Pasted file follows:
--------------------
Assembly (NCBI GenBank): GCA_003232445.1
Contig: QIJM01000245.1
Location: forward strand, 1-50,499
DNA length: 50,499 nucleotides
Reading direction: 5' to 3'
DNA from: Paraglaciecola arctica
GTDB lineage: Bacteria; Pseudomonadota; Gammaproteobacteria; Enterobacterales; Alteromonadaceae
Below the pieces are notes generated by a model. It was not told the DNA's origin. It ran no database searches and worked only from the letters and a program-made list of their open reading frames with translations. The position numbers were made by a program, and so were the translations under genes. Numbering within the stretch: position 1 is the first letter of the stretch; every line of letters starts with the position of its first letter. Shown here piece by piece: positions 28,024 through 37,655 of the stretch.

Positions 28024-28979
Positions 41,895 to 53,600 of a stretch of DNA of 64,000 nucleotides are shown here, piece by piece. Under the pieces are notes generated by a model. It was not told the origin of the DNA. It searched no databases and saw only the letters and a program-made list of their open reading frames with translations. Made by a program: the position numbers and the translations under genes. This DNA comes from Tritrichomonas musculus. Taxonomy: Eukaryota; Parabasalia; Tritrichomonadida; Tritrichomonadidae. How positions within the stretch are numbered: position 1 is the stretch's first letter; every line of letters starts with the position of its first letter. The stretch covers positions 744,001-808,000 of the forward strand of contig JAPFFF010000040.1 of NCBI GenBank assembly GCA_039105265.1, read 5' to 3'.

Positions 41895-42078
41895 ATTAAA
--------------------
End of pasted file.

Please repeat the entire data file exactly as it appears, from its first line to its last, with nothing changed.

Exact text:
Assembly (NCBI GenBank): GCA_003232445.1
Contig: QIJM01000245.1
Location: forward strand, 1-50,499
DNA length: 50,499 nucleotides
Reading direction: 5' to 3'
DNA from: Paraglaciecola arctica
GTDB lineage: Bacteria; Pseudomonadota; Gammaproteobacteria; Enterobacterales; Alteromonadaceae
Below the pieces are notes generated by a model. It was not told the DNA's origin. It ran no database searches and worked only from the letters and a program-made list of their open reading frames with translations. The position numbers were made by a program, and so were the translations under genes. Numbering within the stretch: position 1 is the first letter of the stretch; every line of letters starts with the position of its first letter. Shown here piece by piece: positions 28,024 through 37,655 of the stretch.

Positions 28024-28979
Positions 41,895 to 53,600 of a stretch of DNA of 64,000 nucleotides are shown here, piece by piece. Under the pieces are notes generated by a model. It was not told the origin of the DNA. It searched no databases and saw only the letters and a program-made list of their open reading frames with translations. Made by a program: the position numbers and the translations under genes. This DNA comes from Tritrichomonas musculus. Taxonomy: Eukaryota; Parabasalia; Tritrichomonadida; Tritrichomonadidae. How positions within the stretch are numbered: position 1 is the stretch's first letter; every line of letters starts with the position of its first letter. The stretch covers positions 744,001-808,000 of the forward strand of contig JAPFFF010000040.1 of NCBI GenBank assembly GCA_039105265.1, read 5' to 3'.

Positions 41895-42078
41895 ATTAAA